Sound Propagation using Finite-Difference Time-Domain (FDTD) considering wind effects

I am trying to plot the propagation of sound from a fixed source in a 2D environment using Finite-Difference Time-Domain (FDTD) Method taking into account the effects of the wind velocity. I came across the following set of equations for solving the equation for pressure with respect to time at different grid points in the 2-D environment.

$$\frac{∂p}{∂t} = -( v_x\frac{∂}{∂x}+v_y\frac{∂}{∂y})p - \kappa(\frac{∂w_x}{∂x}+\frac{∂w_y}{∂y}) +\kappa Q$$ $$\frac{∂w_x}{∂t} = -(w_x\frac{∂}{∂x}+w_y\frac{∂}{∂y})v_x- (v_x\frac{∂}{∂x}+v_y\frac{∂}{∂y})w_x-b\frac{∂p}{∂x}+bF_x$$ $$\frac{∂w_y}{∂t} = -(w_x\frac{∂}{∂x}+w_y\frac{∂}{∂y})v_y- (v_x\frac{∂}{∂x}+v_y\frac{∂}{∂y})w_y-b\frac{∂p}{∂y}+bF_y$$ where, $b = \frac{1}{\rho}$ is the mass bouyancy.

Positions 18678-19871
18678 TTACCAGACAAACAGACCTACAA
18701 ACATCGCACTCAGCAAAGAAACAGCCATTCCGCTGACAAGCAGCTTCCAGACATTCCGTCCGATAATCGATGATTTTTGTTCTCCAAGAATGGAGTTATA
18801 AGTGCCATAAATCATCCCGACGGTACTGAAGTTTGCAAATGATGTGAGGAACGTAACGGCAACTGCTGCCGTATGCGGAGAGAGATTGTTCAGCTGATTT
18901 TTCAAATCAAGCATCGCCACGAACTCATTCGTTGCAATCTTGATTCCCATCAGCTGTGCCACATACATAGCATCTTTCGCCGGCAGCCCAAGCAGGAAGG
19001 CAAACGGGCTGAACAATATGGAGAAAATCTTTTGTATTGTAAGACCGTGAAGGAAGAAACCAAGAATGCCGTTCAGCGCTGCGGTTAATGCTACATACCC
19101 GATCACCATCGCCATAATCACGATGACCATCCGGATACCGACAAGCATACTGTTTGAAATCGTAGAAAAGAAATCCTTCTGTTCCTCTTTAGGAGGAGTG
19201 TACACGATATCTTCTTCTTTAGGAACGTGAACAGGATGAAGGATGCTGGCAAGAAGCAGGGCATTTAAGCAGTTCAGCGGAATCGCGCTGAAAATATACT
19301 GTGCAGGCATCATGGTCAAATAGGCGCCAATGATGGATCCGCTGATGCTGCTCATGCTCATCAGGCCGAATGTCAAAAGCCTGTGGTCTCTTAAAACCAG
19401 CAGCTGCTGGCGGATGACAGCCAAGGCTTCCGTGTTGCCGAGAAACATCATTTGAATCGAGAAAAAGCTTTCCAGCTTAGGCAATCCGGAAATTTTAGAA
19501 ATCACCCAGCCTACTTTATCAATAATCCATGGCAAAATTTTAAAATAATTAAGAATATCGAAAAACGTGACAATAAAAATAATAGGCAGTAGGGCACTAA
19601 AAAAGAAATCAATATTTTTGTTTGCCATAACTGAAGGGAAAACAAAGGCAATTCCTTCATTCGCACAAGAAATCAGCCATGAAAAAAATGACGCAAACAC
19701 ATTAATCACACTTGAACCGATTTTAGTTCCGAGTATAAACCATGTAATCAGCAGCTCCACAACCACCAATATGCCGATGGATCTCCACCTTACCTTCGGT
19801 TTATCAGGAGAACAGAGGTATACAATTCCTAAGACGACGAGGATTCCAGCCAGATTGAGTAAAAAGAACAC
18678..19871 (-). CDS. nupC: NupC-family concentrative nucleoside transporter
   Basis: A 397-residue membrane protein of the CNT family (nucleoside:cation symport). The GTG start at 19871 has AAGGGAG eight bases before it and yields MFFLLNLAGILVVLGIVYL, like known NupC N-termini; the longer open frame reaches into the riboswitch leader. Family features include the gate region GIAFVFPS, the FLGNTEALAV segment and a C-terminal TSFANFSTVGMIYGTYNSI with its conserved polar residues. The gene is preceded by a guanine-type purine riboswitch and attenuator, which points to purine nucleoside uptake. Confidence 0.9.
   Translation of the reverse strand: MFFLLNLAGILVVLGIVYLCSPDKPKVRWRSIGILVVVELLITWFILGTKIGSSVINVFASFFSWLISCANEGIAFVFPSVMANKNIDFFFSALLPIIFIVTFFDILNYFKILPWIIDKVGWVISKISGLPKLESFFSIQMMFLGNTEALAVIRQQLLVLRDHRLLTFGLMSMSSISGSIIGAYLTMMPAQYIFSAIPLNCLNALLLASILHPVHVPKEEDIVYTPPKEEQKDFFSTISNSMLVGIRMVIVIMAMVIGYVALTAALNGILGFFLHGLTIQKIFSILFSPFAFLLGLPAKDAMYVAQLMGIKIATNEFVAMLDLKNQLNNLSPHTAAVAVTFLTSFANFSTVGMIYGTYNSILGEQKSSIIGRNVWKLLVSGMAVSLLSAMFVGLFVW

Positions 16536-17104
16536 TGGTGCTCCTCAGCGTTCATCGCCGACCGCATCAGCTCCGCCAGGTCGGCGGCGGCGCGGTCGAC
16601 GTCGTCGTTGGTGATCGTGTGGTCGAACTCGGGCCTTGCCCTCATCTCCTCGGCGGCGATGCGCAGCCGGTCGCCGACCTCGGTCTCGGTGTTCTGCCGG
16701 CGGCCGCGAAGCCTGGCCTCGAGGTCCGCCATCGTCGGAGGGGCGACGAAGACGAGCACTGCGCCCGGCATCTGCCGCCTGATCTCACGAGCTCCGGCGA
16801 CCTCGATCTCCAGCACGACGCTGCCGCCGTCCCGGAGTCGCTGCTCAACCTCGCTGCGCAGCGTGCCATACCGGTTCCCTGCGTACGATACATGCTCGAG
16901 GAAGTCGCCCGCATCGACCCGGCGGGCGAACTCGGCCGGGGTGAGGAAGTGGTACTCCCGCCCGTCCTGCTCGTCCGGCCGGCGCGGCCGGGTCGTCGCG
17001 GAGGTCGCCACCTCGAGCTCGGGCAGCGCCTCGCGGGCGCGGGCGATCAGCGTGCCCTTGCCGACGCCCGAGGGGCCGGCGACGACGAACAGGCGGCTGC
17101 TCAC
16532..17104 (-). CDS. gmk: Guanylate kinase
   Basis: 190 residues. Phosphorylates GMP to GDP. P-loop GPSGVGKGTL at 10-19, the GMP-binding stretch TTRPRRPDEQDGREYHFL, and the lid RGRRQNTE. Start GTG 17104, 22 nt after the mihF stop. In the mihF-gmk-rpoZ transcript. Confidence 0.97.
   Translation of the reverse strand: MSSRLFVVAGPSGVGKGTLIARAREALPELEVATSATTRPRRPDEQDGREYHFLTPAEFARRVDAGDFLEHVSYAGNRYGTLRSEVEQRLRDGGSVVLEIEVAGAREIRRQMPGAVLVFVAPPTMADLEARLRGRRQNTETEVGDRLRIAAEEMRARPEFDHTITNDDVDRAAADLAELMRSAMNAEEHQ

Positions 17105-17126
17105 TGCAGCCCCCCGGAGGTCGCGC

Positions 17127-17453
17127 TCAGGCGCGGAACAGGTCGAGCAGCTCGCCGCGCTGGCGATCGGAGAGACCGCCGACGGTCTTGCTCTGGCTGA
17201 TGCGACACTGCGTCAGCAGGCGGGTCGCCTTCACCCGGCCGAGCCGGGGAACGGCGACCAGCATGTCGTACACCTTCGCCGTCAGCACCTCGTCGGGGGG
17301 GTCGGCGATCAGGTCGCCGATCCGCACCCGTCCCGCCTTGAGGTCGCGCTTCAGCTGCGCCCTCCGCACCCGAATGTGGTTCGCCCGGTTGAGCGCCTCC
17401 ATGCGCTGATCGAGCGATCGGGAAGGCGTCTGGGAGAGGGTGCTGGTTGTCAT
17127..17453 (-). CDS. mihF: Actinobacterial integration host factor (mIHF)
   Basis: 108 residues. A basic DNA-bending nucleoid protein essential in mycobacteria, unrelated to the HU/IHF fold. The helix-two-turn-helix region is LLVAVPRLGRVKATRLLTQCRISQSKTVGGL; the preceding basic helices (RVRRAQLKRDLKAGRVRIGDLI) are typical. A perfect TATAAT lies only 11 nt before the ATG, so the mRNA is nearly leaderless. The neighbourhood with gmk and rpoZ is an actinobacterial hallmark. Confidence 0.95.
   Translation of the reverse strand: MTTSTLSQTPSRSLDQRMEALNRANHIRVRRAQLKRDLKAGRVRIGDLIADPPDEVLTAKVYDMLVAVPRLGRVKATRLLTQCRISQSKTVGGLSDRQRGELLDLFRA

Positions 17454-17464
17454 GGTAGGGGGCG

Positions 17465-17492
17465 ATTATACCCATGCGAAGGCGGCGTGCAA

But, I am unable to figure out what $\vec{F}$ and $Q$ are? They are mentioned somewhere as dipole and monopole pressure sources respectively. What does they actually mean?

A monopole pressure source is one that radiates the pressure source in all directions. That is why it is a source term directly on the pressure term -- it is "injecting" pressure at a point. Think of dropping a pebble in the water, the waves that ripple outwards are a monopole source.

The dipole pressure source terms are ones that do not radiate equally but sort of oscillate back and forth. A piston moving is a good example -- on the leading edge, it generates high pressure while on the trailing edge, it generates low pressure.

A simple search for "monopole pressure source" turned up the following site in the top few results that shows animations for monopole, dipole and quadrupole sources as well as descriptions that make it clear:

• Can you guide me how can I calculate $\vec{F}$ and $Q$ in the above equation? – Divanshu Jun 27 '13 at 13:29